I wasn't an abused child by any stretch of the imagination, but it has always been so much easier to believe the teachers or coaches who said I wasn't quite good enough or those Mean Girls who lived to make other people's life he!!. Self-esteem is a funny thing, and yet even in the midst of the not-good-enoughs I was still doing my own thing. Still kind of oblivious, thanks to the love and support of a core group of people. At 16 I got a job at a local radio station, by 18 I had my own show on Sunday mornings and that led me to be a news director and then a television reporter and now a freelance writer and aspiring romance novelist.
I think the key is surrounding yourself with people who believe in you. Not 'Yes People' because they can do more damage than good. People who will shoot straight with you, who encourage you to do more, be more, who listen when you're down and help build you back up when something isn't quite right. I've been lucky to have several people like that in my life. People who will make the Thank You list when I sell that first book: my mom, who doesn't like all the sex in my books but still encourages me to go for my dreams. My first writing teacher, who is still a professor at my university. My friends Jen and D'Ann, who are always around to talk or vent or hold my hand. My CPs, who push me to go farther and do more with my writing. My husband who, every day, says this is the day I'm going to sell...The list goes on.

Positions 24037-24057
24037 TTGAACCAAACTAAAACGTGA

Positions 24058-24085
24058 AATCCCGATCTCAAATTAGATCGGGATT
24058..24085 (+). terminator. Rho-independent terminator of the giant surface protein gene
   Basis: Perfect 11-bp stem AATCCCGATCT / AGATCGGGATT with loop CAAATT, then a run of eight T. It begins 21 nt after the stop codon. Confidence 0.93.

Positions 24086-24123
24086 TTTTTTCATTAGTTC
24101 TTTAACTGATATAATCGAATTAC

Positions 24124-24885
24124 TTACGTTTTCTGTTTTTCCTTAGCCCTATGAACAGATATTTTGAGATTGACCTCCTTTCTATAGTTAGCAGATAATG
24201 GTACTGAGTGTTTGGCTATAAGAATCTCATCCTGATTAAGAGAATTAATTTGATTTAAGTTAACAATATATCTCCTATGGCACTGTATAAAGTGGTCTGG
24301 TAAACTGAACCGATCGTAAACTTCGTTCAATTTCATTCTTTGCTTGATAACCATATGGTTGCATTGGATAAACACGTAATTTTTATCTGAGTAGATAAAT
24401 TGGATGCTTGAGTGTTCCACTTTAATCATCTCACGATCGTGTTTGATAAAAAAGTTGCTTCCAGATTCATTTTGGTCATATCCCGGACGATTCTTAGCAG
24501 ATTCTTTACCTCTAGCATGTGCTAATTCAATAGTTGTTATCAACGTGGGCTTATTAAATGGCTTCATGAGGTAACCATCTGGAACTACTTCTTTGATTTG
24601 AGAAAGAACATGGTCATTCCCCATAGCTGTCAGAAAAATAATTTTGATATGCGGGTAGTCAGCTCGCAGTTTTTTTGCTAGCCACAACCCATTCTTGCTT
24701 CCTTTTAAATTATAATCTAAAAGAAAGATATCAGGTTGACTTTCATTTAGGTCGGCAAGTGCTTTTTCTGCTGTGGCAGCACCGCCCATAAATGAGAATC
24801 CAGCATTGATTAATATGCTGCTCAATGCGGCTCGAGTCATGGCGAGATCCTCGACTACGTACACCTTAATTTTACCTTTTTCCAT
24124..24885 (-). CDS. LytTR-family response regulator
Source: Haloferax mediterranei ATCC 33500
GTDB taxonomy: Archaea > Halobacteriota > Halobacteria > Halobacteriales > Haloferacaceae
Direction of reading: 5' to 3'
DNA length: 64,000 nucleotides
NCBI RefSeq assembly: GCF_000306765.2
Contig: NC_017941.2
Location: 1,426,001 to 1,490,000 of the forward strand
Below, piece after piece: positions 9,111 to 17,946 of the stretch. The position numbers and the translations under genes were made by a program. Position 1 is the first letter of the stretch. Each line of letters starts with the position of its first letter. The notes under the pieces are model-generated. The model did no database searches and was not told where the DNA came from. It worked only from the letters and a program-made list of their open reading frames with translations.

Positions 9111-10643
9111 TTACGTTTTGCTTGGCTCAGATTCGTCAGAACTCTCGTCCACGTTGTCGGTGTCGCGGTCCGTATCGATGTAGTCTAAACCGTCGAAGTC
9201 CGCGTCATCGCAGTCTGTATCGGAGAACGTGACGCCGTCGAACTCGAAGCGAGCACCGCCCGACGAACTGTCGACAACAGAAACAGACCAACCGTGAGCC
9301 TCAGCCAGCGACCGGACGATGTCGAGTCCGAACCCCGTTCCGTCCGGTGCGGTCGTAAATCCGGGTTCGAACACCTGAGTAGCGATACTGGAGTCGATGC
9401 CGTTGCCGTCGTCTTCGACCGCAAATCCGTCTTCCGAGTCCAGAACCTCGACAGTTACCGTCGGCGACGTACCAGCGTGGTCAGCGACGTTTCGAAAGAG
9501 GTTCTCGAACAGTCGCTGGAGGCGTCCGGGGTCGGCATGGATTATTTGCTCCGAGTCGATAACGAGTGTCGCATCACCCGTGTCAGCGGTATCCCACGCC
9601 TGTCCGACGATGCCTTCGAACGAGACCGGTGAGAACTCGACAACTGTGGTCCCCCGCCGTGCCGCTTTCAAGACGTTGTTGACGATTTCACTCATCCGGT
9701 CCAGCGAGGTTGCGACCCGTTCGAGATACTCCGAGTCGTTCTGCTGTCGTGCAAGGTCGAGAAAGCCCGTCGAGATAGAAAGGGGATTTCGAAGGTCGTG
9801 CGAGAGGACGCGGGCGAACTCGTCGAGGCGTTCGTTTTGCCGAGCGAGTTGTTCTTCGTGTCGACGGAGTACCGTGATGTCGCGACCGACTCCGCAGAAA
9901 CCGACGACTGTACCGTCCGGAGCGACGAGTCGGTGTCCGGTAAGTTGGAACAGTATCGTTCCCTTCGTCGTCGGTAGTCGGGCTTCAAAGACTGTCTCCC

It is still easier to believe the bad stuff -- that the rejections I receive mean I'm horrible, that a crit group that has broken up is my fault or that I didn't get That Job because I haven't got a clue about anything. And yet I still have my moments: I placed first in my category in a contest at Savvy Authors this summer and got some amazing feedback -- the kind that leaves you flying high for weeks. I've had 3 full manuscripts requested this year (that's a record for me) and only 1 rejection...and even that rejection was good, encouraging and left me feeling good about my chosen profession. Along the way, my support group has held my hand, told me I could do better and basically pushed me to go for it. That is the validation that counts with me. The contests are great, but the people who believe in me make it easier to believe the good stuff and stuff the bad back in the closet.